12 Years a Slave Review

Posted: November 11, 2013 by Daniel Simpson (PG Cooper) in PG Cooper's Movie Reviews

12YAS-Poster-ArtWritten by Daniel “PG Cooper” Simpson

In 2008, an excellent film called Hunger marked the arrival of one of the best new directors to emerge in some time. That filmmaker was of course Steve McQueen, and any doubt of his talent was quickly silenced by 2011’s Shame, a film arguably better than McQueen’s freshman effort. Each film brought McQueen more and more acclaim, and as a result higher expectations for his next project. Arriving to rave reviews and tremendous Oscar buzz, I can safely say that 12 Years a Slave lives up to the hype.

Based on a true story, the film opens in 1841 and follows Solomon Northup (Chiwetel Ejifor), a free black man living in Saratoga, New York. A well-respected violinist, Solomon is contacted by two men who wish to bring him to Washington and perform for them. Solomon agrees, but the men’s offer is really a scheme to drug Solomon and sell him into slavery. Initially, Solomon speaks of his freedom, but finds himself powerless to the various slave owners. From there, Solomon passes through the ownership of various white men, the business driven Theophilus Freeman (Paul Giamatti), the relatively more kind William Ford (Benedict Cumberbatch), and the psychotic Edwin Epps (Michael Fassbender). Solomon also develops relationships with other slaves, notably Eliza (Adepero Oduye) and Patsey (Lupita Nyong’o), the latter of which is particularly tormented by Epps.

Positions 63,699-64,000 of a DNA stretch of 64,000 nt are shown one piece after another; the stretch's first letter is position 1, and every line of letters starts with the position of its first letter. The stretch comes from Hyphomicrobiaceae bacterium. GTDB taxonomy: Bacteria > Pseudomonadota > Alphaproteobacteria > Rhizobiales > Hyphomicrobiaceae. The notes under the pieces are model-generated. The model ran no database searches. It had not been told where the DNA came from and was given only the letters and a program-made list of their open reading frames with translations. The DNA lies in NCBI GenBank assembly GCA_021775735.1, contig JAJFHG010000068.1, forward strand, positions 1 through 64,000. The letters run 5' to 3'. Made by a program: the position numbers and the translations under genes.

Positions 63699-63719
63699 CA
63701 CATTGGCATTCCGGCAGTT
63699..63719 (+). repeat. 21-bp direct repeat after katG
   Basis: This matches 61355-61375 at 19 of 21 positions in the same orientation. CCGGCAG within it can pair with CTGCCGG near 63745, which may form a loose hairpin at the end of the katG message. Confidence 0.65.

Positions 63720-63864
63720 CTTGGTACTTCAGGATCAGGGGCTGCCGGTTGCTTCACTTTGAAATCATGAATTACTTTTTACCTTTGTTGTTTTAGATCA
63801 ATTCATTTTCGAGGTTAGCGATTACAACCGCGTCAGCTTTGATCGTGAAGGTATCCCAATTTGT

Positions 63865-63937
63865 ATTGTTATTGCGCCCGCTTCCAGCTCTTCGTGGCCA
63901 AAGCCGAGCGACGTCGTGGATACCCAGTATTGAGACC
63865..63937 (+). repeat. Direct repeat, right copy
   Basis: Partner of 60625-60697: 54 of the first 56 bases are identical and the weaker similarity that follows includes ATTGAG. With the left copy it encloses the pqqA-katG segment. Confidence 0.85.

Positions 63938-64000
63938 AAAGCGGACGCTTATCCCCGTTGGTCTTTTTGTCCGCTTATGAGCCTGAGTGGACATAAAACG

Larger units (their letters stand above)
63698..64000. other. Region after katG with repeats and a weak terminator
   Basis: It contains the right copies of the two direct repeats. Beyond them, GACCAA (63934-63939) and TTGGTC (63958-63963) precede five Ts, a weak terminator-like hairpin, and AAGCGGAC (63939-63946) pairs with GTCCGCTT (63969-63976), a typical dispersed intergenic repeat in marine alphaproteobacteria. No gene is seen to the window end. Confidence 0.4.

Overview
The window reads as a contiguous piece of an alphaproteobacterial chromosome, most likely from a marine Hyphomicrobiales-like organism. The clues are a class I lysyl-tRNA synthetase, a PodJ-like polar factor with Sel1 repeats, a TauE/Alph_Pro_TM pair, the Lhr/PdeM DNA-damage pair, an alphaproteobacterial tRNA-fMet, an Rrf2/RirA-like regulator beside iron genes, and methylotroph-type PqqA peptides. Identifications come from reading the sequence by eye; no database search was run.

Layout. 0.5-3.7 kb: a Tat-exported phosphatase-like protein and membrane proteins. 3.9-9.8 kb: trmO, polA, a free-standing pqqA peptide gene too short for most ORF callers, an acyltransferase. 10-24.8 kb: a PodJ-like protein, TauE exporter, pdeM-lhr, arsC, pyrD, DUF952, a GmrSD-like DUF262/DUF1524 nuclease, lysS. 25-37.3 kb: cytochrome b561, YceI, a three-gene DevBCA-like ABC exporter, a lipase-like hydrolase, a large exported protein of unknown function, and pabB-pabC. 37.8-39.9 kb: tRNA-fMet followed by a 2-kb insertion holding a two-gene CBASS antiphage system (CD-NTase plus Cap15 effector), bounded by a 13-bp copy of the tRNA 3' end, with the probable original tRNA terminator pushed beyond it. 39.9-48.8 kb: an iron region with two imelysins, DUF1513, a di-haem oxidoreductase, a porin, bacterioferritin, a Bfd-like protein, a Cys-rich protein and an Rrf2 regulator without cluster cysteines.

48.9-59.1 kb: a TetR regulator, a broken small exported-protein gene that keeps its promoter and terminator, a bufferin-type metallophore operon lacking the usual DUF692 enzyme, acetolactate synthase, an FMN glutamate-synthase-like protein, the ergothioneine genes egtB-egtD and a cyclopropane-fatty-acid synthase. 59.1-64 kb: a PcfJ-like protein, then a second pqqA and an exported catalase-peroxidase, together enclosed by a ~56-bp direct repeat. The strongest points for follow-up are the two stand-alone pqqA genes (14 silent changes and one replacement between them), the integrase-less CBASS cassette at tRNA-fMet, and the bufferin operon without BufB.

It probably goes without saying, but the story here can be very emotionally draining. The trials which Solomon goes through are horrifying, and the fact that real people actually went through these hardships makes the viewing all the more powerful. I applaud Steve McQueen and screenwriter John Ridley for tackling the subject matter and for facing it as bravely and honestly as they have. Slavery may not be an enjoyable topic, but it is important to history and deserves to be confronted. Though such confrontation is not easy, McQueen proves up to the challenge. With 12 Years a Slave, McQueen has crafted a work which is not only honest, but also extraordinarily powerful and moving. The film is so powerful in fact that at times the film can be very difficult to watch. Even the most hardened viewers will likely find themselves shaken, cheeks streaming with tears. This is the result of the physical horrors inflicted on the slaves, which McQueen presents as brutal but not exploitive. A whipping scene near the end is especially harrowing. However, even worse than the physical degradation is the mental anguish Solomon and other slaves are made victim to. From the frequent taunting of their masters to the fear of more violence inflicted upon them, a sense of psychological trauma is indebted into each of the slaves as well as the audience. It is brutal, but never in a way that feels like it is trying to shock. Instead, the film feels very truthful in its portrayal.